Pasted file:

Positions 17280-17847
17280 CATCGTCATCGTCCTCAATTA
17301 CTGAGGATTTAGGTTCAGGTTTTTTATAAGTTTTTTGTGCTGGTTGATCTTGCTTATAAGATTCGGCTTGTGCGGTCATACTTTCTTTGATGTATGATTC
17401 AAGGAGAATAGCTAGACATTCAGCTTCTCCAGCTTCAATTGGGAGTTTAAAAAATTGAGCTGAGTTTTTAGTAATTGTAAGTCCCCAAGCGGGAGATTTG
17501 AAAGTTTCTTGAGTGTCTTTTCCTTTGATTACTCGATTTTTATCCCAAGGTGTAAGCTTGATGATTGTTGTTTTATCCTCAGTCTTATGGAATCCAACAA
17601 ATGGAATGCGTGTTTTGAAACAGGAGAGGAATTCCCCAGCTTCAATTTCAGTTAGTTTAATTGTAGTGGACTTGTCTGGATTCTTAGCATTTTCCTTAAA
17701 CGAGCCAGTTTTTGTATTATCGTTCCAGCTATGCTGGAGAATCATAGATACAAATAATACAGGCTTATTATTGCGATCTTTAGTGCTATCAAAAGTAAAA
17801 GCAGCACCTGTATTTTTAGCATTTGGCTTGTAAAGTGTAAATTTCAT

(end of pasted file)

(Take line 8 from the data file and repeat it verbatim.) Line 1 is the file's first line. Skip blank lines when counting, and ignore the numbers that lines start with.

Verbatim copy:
17801 GCAGCACCTGTATTTTTAGCATTTGGCTTGTAAAGTGTAAATTTCAT